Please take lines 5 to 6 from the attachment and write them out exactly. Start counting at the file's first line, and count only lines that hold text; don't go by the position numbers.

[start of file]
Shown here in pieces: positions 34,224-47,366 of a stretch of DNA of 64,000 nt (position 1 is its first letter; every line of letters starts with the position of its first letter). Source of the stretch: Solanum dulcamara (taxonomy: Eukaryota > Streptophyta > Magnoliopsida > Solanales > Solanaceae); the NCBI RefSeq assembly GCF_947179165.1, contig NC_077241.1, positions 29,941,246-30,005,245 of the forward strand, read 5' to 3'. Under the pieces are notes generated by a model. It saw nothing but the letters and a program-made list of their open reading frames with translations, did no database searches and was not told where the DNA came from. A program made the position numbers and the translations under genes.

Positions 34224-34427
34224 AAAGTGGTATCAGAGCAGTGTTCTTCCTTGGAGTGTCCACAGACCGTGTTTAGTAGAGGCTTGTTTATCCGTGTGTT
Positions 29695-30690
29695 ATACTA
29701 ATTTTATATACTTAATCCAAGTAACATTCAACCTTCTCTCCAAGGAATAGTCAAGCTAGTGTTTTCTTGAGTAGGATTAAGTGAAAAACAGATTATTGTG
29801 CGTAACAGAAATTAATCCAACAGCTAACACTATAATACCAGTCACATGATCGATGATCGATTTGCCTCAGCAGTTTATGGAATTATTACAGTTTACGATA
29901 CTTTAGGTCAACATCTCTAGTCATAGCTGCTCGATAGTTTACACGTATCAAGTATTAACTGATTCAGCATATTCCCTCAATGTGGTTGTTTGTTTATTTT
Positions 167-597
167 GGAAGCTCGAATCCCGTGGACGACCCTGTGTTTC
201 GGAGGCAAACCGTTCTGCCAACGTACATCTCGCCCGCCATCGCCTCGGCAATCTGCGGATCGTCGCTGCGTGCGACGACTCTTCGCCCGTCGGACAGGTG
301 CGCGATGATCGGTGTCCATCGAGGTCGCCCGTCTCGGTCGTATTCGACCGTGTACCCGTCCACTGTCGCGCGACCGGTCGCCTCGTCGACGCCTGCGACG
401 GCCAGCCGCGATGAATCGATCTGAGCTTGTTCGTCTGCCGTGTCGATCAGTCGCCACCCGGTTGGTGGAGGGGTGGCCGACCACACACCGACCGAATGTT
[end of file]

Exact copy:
29695 ATACTA
29701 ATTTTATATACTTAATCCAAGTAACATTCAACCTTCTCTCCAAGGAATAGTCAAGCTAGTGTTTTCTTGAGTAGGATTAAGTGAAAAACAGATTATTGTG